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Greater awareness of our movie heritage means that our silent film comedians are no longer lumped together in a unit, as was the case when easy access to their work was restricted to 'golden age' compilation features. Much of the filmography of the wealthy Charles Chaplin and Harold Lloyd has been properly preserved. In Buster Keaton's case, his major features were fortunate enough to be rescued from decades of neglect. Now considered the comic intellectual of the silent cinema, Buster Keaton at one time came in a weak third in the popular regard.
Charles Chaplin was and remains the most popular of all, an icon of history and a brand name recognized in every corner of the globe. Chaplin developed a personal cinematic technique to display his comedic and dramatic talents and to showcase his star personality. Keaton's humor often required mechanical props like trick houses, trains and boats, but Chaplin's genius was largely self-contained. No ballet dancer was as graceful, no clown as funny, no tragedian as heartbreaking. A complex man, Chaplin indulged appetites beyond today's petty scandals. A penchant for under-aged women caused him his share of legal troubles, and was eventually used during the Cold War witch hunts to see him banished from America. Back in the 1920s and '30s Chaplin's popularity and talent made him too big to fail. Whereas Roscoe Arbuckle became a scapegoat for the perceived sins of the entire film community, Chaplin survived various scandals and retained his popularity.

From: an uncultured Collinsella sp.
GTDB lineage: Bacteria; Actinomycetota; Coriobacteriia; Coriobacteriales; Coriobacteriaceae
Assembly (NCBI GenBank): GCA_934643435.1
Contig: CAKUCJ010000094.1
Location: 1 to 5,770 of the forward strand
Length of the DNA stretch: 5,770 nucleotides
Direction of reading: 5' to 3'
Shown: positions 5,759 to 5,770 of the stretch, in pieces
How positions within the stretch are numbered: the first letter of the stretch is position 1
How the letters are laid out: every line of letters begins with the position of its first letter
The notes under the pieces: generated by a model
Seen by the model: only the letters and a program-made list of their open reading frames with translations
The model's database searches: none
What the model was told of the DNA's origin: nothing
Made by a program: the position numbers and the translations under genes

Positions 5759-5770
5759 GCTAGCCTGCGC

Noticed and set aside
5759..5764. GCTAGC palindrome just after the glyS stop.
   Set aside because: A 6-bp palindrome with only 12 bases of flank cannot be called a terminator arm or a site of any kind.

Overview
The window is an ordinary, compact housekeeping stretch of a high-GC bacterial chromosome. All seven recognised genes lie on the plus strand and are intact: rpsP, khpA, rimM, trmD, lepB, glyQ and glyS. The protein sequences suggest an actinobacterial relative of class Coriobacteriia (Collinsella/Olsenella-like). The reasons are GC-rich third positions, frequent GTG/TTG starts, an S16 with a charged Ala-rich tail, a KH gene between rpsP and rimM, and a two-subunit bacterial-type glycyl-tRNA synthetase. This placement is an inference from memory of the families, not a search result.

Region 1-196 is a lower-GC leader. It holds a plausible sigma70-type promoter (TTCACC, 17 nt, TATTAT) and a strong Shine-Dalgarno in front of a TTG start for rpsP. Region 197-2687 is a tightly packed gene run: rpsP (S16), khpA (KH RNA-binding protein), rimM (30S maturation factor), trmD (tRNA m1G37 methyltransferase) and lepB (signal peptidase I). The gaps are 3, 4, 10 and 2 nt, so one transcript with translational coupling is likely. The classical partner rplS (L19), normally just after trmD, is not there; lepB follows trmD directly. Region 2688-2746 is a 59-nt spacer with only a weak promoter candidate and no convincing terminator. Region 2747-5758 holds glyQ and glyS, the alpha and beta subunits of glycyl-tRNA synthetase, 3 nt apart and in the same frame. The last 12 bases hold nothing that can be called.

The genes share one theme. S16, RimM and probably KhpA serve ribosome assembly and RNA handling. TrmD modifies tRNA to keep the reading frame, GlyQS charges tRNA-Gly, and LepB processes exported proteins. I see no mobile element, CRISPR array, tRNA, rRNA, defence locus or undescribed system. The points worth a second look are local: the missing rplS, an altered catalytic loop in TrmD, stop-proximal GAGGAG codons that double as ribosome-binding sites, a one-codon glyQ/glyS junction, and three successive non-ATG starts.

Some of Chaplin's greatest movies were produced while fighting off lawsuits and weathering smear campaigns designed to tarnish his image. His favorite and arguably most popular film is 1925's The Gold Rush, an ambitious epic that finds laughs in the frozen North. Inspired by a few photos of the fanatic quest for riches in the harsh environment of the Yukon, Chaplin fashioned a comedy that mixed belly laughs and sentiment in equal parts.
The show begins almost as a documentary, with a faithful restaging of the inspirational photo of miners climbing a snowy hill called Chilkoot Pass. But then we're introduced to Charlie, The Lone Prospector (Chaplin). The unlikely man of the wild is oblivious to a bear as he ambles along a narrow mountain path. Trapped in a cliff-side cabin during a roaring blizzard, Charlie meets two equally cold and famished Klondike hopefuls. The enormous Big Jim (Mack Swain) goes batty with hunger and imagines that Charlie is a tasty chicken. Villainous Black Larsen (Tom Murray) says he's going for help, but instead kills two lawmen and hastens to steal gold from Big Jim's secret mine. Now confirmed friends, Charlie and Big Jim part ways. Charlie hobbles into a wild frontier town and immediately falls in love with the beautiful dance hall girl Georgia (Georgia Hale). She doesn't even notice his shy, awkward advances. Georgia's boorish boyfriend Jack Cameron (Malcolm Waite) gives Charlie a hard time. Misinterpreting Georgia's amusement, Charlie plans a big New Year's party and decorates his humble cabin. When Georgia and her girlfriends don't come, he falls asleep and imagines himself entertaining his guests, gloriously happy.